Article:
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Canada is using drones to discover the cause of its massive wildfire

drones wildfires fort mcmurray
As Canadian firefighters continue to tackle the devastating wildfires in and around Fort McMurray, drone technology is being called upon to try to determine the precise cause of the massive blaze.

The Albertan government is working with Edmonton-based Elevated Robotic Services, which also uses its air-based technology in projects involving mining, insurance, and construction companies.

The use of remotely controlled flying machines in the Canadian disaster highlight how governments and businesses are becoming increasingly interested in the technology, adding weight to forecasts suggesting the drone market will flourish in the coming years once regulations for the commercial operation of the devices begin to be relaxed.

Elevated’s DJI-made quadcopters are using regular HD cameras alongside infrared and ultraviolet ones to gather data that could help experts discover the source of the ongoing wildfire. Hundreds of images shot by the cameras will be stitched together as part of a so-called “fire mapping” process.

“It’s like Google Maps but 100 times better,” Mat Matthews, Elevated’s safety manager, told Reuters.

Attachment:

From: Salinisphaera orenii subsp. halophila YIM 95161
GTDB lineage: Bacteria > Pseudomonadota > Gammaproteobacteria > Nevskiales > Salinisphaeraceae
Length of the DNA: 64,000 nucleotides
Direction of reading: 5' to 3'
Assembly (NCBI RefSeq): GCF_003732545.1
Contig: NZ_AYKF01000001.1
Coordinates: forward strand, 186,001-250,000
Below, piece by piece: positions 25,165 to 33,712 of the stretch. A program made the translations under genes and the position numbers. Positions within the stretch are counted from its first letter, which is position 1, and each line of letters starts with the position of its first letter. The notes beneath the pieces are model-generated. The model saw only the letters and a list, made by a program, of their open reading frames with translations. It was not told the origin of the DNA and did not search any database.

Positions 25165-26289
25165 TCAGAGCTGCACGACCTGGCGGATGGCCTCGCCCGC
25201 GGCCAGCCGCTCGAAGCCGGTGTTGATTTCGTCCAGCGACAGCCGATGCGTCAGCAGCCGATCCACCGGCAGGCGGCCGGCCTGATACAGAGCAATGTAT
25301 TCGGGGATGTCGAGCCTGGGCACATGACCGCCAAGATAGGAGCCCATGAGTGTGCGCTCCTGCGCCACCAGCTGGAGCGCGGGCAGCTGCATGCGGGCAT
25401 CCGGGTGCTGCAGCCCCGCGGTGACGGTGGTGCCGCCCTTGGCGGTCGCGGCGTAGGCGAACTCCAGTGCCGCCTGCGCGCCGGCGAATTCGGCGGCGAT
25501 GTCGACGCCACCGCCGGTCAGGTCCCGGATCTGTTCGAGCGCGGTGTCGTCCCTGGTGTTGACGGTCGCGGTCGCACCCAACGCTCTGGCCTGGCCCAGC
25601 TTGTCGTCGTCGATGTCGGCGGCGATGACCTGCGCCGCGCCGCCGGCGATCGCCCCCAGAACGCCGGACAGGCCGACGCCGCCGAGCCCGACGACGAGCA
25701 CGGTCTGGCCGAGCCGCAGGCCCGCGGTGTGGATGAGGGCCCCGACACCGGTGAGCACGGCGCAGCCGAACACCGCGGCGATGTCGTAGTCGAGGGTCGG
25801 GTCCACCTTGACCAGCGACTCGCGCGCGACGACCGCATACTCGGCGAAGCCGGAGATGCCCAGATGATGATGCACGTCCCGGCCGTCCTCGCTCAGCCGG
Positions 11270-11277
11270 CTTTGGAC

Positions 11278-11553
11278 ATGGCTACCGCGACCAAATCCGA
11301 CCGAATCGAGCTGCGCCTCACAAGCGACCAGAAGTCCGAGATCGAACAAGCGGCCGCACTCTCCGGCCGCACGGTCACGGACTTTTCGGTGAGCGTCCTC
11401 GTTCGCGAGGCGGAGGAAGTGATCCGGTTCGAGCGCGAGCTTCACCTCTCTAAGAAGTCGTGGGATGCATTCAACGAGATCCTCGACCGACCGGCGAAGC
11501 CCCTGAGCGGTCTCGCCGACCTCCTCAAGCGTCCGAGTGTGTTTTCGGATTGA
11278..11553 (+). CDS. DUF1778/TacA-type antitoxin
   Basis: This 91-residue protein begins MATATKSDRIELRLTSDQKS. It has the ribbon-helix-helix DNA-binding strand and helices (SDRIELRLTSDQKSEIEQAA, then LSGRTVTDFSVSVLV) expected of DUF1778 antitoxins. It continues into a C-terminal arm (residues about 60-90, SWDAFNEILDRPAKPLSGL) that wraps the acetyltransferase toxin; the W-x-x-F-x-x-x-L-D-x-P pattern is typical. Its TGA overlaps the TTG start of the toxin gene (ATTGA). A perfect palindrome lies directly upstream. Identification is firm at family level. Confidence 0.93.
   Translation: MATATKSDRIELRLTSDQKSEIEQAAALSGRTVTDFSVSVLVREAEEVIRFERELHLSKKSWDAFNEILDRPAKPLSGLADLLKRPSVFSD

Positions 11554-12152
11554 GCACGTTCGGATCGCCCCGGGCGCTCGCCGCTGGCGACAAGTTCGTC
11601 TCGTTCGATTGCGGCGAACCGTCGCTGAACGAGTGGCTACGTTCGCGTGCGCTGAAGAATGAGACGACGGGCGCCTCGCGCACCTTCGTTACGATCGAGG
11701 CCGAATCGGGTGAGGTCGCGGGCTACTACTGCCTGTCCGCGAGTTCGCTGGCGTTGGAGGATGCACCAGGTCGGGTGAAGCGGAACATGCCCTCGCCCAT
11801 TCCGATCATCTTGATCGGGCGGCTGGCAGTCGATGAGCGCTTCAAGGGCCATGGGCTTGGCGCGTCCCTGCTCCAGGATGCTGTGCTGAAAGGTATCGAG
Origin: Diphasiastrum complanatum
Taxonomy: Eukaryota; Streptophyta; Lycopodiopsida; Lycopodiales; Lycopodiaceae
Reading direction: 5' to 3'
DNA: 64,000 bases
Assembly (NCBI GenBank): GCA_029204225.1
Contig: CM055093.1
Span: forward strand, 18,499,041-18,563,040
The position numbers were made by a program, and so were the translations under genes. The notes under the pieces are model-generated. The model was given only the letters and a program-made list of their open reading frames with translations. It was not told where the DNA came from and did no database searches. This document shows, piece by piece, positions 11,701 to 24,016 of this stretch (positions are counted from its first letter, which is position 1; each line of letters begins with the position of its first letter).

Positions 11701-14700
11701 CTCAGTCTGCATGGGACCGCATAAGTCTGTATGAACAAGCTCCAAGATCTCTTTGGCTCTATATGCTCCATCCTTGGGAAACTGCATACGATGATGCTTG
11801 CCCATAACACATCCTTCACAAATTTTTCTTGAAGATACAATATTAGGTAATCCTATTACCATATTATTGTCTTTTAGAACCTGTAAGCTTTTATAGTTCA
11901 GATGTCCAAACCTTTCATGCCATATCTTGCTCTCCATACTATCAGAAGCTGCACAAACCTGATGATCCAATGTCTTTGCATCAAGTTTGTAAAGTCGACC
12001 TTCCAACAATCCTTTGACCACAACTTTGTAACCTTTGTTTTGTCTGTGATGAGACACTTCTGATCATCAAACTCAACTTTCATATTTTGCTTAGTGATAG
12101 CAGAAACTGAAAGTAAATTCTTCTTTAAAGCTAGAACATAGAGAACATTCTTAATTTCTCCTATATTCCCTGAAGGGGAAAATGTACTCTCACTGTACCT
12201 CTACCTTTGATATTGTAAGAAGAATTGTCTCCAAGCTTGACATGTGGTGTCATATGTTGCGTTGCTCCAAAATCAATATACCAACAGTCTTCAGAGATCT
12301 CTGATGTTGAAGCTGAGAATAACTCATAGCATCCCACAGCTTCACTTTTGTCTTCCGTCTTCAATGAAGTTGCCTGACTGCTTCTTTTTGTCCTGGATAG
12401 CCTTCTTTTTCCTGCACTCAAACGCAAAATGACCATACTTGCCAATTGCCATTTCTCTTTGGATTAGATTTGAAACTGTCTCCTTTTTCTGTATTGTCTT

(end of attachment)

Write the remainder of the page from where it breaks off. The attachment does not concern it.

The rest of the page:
The stitched imagery has the potential to place the location of a fire’s origin to within 9-meters, a far smaller area than can be achieved using helicopters, which have to stay at a much higher altitude not only for safety reasons but also to prevent the blades from fanning the flames and disturbing the location further.

Once the fire maps have been examined and the area is deemed safe to enter, investigators will explore the scene on the ground in a bid to find out exactly how the blaze started.

The advance of the Alberta blaze, which over the last week has forced all 80,000 residents of Fort McMurray to flee, is thought to be slowing, though the authorities admit it could be “months” before all the flames are finally extinguished.

The last time we heard about drones and wildfires, they were hindering rather than helping the situation. Emergency workers tackling blazes last year in San Bernardino County, California, were forced to suspend air operations after a number of hobby drones were seen flying in the area, their owners likely hoping to score some dramatic footage of the fire. Hopefully those dealing with the Alberta disaster aren’t having to contend with similar interference from hobbyists; Elevated’s drone pilots, meanwhile, will be working closely with the authorities to ensure its machines stay well clear of planes and helicopters tackling the fire.

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Trevor Mogg
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